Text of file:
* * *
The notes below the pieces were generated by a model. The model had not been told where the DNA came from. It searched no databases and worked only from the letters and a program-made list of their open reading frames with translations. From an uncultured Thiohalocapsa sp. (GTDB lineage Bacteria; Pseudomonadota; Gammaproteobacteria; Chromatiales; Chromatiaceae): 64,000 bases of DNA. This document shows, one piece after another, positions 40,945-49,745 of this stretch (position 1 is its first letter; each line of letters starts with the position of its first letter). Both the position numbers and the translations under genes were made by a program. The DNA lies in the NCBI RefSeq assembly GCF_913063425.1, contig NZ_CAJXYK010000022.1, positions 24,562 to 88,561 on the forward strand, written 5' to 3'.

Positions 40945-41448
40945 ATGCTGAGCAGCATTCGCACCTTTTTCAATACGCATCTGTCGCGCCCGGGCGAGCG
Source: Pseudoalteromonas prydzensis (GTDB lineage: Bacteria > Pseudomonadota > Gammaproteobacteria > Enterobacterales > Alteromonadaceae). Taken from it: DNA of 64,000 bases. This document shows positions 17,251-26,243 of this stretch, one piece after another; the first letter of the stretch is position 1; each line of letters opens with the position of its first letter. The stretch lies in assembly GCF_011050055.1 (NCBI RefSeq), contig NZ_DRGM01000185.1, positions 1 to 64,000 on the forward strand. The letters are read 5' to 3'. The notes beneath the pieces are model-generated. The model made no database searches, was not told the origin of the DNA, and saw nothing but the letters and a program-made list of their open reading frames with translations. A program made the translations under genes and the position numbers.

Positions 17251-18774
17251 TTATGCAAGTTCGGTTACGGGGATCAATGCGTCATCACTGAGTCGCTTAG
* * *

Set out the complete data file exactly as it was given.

The notes below the pieces were generated by a model. The model had not been told where the DNA came from. It searched no databases and worked only from the letters and a program-made list of their open reading frames with translations. From an uncultured Thiohalocapsa sp. (GTDB lineage Bacteria; Pseudomonadota; Gammaproteobacteria; Chromatiales; Chromatiaceae): 64,000 bases of DNA. This document shows, one piece after another, positions 40,945-49,745 of this stretch (position 1 is its first letter; each line of letters starts with the position of its first letter). Both the position numbers and the translations under genes were made by a program. The DNA lies in the NCBI RefSeq assembly GCF_913063425.1, contig NZ_CAJXYK010000022.1, positions 24,562 to 88,561 on the forward strand, written 5' to 3'.

Positions 40945-41448
40945 ATGCTGAGCAGCATTCGCACCTTTTTCAATACGCATCTGTCGCGCCCGGGCGAGCG
Source: Pseudoalteromonas prydzensis (GTDB lineage: Bacteria > Pseudomonadota > Gammaproteobacteria > Enterobacterales > Alteromonadaceae). Taken from it: DNA of 64,000 bases. This document shows positions 17,251-26,243 of this stretch, one piece after another; the first letter of the stretch is position 1; each line of letters opens with the position of its first letter. The stretch lies in assembly GCF_011050055.1 (NCBI RefSeq), contig NZ_DRGM01000185.1, positions 1 to 64,000 on the forward strand. The letters are read 5' to 3'. The notes beneath the pieces are model-generated. The model made no database searches, was not told the origin of the DNA, and saw nothing but the letters and a program-made list of their open reading frames with translations. A program made the translations under genes and the position numbers.

Positions 17251-18774
17251 TTATGCAAGTTCGGTTACGGGGATCAATGCGTCATCACTGAGTCGCTTAG